Geography of Karnataka includes on the western edge of the Deccan plateau and is surrounded on the North by Maharashtra and Goa, on the East by Andhra Pradesh, on the South by Tamil Nadu and Kerala and on the West, it opens out on the Arabian Sea. Karnataka occupies three natural regions like the Coastal strip, the Sahyadris Mountain Range and the Deccan plateau. The Sahyadris are covered with evergreen forests. The state covers an area of 1, 91,791 square km, which constitutes 5.83 per cent of the total geographical area of India. Karnataka lies between 74 degree and 78-degree East longitudes and 11 degree and 18-degree North latitudes.
The state has three physical zones as:
The coastal Karavali
Malnad comprising of the Western Ghats (Western Ghats Mountain Range in India)
The Bayaluseeme comprising of the plains of the Deccan plateau.
The elevation of Karnataka is 1,500 feet. The highest temperature recorded here was 45.6 C (114.08 F) and the lowest recorded temperature was 2.8 C (37.04 F). Karnataka receives an average annual rainfall of 1139 mm. The highest point in Karnataka is the the top of the hill Mullayanagiri, which has an altitude of 1929 mts above sea level.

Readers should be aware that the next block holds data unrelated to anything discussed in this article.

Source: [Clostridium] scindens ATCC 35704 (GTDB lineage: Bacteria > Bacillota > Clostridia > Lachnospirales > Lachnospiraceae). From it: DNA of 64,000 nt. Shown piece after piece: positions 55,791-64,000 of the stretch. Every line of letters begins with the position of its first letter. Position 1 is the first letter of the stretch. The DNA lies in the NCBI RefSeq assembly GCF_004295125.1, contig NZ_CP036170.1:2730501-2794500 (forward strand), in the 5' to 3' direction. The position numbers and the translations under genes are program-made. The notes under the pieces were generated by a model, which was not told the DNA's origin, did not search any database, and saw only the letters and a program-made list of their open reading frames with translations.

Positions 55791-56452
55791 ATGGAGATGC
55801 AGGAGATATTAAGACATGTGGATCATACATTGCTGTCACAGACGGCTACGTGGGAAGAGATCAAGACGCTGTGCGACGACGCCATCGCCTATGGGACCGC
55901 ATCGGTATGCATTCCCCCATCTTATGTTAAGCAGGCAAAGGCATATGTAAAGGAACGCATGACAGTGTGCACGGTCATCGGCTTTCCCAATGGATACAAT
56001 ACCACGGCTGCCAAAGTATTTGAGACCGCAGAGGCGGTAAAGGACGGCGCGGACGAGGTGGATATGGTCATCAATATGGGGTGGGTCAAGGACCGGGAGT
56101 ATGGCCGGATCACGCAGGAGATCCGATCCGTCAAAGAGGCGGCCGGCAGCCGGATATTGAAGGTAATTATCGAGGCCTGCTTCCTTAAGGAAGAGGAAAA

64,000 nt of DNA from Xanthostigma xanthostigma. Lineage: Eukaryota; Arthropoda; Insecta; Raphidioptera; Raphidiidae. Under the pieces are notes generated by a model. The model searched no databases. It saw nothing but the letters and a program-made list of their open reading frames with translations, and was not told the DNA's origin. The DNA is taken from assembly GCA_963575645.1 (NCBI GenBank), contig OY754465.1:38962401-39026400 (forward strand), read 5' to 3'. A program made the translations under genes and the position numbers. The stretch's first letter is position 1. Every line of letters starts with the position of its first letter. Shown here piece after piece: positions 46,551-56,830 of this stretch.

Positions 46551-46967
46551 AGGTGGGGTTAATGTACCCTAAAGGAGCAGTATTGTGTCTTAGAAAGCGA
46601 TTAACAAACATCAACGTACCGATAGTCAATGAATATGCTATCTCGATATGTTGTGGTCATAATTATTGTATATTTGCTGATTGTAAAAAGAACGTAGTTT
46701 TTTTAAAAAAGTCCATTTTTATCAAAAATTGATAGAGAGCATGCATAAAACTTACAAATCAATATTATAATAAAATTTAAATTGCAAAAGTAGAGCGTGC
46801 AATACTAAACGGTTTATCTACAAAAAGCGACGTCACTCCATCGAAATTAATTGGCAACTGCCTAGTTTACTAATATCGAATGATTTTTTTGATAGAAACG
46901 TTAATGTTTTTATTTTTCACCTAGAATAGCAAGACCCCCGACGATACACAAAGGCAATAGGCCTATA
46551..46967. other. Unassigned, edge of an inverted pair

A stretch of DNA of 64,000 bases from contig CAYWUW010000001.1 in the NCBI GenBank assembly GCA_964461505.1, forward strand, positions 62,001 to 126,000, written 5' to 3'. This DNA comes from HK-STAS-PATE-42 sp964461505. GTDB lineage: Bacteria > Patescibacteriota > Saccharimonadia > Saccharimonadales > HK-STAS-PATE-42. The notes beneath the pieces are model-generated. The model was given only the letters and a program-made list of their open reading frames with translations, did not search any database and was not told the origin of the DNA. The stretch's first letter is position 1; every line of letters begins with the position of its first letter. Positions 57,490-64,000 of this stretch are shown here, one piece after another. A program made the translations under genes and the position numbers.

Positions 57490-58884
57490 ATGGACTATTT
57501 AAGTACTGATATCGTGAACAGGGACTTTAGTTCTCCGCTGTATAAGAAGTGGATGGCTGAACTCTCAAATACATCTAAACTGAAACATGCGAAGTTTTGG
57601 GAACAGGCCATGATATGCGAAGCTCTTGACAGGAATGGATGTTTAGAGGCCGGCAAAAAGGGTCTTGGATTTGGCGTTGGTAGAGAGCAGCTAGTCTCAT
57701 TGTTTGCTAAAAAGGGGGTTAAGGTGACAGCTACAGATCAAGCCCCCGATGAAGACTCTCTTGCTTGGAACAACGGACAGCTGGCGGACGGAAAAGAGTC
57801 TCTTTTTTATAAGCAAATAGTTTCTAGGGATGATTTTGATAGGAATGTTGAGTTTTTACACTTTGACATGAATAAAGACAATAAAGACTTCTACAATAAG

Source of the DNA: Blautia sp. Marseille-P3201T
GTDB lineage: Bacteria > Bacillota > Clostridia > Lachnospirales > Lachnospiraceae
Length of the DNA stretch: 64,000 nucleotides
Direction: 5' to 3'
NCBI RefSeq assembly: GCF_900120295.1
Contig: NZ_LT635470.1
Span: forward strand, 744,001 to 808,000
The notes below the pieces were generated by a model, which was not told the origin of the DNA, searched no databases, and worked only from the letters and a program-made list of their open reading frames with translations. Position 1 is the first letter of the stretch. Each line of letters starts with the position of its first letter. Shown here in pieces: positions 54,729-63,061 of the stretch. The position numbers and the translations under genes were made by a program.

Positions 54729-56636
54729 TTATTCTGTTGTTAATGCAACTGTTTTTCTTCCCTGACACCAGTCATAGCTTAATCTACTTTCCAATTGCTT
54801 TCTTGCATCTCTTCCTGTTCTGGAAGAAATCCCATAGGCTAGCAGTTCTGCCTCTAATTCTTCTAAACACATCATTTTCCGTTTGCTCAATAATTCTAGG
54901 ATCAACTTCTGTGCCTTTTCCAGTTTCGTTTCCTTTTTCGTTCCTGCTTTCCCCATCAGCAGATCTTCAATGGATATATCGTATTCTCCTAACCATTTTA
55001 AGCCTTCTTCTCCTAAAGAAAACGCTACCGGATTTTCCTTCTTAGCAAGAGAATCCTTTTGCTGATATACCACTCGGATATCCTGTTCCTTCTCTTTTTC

Karnataka experiences four seasons as
1. Winter - The state experiences winter in January and February. The season is very pleasant.
2. Summer-the state experiences summer during the months of March and May. This season is hot, dry and marked by high humidity.
3. Monsoon - falls between June and September. During the monsoon, the southwest monsoon winds bring rains.
4. Post monsoon - the season is pleasant.
Eleven types of soil orders are found in Karnataka as Entisols, Inceptisols, Mollisols, Spodosols, Alfisols, Ultisols, Oxisols, Aridisols, Vertisols, Andisols and Histosols. Depending on the agricultural productivity, the soil ios divided into seven types as Red, lateritic, black, alluvio-colluvial, forest and coastal soils.
(Last Updated on : 25-11-2015)
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